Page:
Tuesday, April 17, 2012

SERVIR: Expanding sensor networks from the ground to the International Space Station

NASA: With Earth Day around the corner, it's a chance to look at how investigations done on the International Space Station give back to our planet. Through global observations from space, researchers have a unique point of view by which to approach environmental studies and disaster analysis. One such instrument is SERVIR, NASA and USAID's joint-venture environmental monitoring system, which is adding a new tool to enhance its research and global observation capabilities via the International Space Station.

SERVIR, which means "to serve" in Spanish, provides analyses and applications from space-based remotely sensed information to help developing nations' decision making regarding natural disasters, climate change, and other environmental threats. The latest instrument for advancing their mission is called the International Space Station SERVIR Environmental Research and Visualization System, or ISERV.

ISERV is an imaging system designed and built at NASA's Marshall Space Flight Center in Huntsville, Ala. ISERV will soon be installed in the Window Observational Research Facility, or WORF, in the space station's Destiny module. Once in place, researchers on the ground will be able to task the camera to acquire image data of specific areas of the globe, as viewed through Destiny's Earth-facing science window.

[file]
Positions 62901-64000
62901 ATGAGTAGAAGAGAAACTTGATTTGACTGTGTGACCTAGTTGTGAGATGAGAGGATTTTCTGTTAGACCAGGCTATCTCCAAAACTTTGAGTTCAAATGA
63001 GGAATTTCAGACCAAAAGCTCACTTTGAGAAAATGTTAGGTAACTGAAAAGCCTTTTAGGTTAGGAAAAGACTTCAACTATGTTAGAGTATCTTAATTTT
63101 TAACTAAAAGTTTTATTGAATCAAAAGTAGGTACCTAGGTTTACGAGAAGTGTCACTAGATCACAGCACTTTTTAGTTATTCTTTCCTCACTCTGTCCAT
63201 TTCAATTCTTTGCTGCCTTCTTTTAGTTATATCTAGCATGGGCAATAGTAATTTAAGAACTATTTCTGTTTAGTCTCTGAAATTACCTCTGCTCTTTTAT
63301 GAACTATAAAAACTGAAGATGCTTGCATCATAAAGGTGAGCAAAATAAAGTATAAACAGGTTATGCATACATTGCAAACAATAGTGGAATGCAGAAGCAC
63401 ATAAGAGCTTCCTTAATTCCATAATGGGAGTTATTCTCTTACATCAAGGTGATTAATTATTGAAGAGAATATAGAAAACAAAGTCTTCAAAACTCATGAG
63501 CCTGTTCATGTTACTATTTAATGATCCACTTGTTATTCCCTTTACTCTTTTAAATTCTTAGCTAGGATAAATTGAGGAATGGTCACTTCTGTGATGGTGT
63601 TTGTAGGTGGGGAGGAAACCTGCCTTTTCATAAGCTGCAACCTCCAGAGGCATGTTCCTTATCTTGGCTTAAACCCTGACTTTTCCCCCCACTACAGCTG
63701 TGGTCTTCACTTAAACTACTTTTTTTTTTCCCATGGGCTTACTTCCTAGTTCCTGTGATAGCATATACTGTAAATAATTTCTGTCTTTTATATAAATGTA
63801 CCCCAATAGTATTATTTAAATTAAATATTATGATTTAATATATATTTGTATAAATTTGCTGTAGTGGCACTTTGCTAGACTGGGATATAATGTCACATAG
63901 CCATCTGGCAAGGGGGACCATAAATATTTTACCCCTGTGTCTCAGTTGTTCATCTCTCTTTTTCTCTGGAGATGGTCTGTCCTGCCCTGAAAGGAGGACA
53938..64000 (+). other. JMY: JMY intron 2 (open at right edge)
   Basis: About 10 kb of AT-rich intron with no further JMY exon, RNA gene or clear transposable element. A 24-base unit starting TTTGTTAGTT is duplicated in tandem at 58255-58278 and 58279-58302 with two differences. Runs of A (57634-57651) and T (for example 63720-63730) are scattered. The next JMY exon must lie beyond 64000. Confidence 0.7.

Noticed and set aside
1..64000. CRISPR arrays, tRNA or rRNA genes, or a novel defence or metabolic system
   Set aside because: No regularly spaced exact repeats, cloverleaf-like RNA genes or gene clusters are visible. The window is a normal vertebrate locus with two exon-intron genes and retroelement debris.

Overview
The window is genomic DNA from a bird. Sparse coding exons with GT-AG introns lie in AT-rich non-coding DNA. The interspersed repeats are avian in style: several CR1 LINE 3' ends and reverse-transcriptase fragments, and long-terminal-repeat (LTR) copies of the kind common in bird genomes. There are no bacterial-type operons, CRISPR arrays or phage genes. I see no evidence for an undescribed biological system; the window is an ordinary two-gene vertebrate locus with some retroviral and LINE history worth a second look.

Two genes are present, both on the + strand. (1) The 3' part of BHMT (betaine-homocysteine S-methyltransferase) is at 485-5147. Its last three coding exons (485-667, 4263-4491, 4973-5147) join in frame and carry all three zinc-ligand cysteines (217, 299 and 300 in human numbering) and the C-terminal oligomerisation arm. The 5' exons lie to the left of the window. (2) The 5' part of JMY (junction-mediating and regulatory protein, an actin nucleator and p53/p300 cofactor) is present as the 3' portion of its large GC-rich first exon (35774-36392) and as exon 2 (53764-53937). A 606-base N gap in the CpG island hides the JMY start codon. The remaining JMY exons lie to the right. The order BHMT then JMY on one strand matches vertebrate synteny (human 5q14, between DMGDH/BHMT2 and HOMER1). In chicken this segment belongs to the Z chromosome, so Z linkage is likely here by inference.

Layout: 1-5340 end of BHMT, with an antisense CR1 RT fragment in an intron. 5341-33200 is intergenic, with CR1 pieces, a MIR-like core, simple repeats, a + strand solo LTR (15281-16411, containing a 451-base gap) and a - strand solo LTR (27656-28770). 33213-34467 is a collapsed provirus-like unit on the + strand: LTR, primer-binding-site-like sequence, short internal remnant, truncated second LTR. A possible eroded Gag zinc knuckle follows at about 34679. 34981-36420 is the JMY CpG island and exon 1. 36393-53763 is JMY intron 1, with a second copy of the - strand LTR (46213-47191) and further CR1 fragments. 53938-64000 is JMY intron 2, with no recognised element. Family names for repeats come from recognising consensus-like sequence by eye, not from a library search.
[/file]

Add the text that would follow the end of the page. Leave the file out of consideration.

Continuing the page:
The system, based on a modified commercial telescope and driven by custom software, will use downward viewpoint to obtain near-real-time data about Earth-based environmental disasters, humanitarian crises and environmental threats. ISERV will then transmit that data within hours to scientists back on Earth.

"Images captured from ISERV on the International Space Station will provide valuable information back here on Earth," said Dan Irwin, SERVIR program director at the Marshall Center. "It will provide new data and information from space related to disasters, humanitarian crises and the increased effects of climate variability on human populations."...

The ISERV camera, once on the space station, will be positioned to look through Destiny's Earth-facing window. ISERV will receive commands from Earth and acquire image data of specific areas on the Earth the next time the station passes over the region. (www.servirglobal.net) From the NASA website

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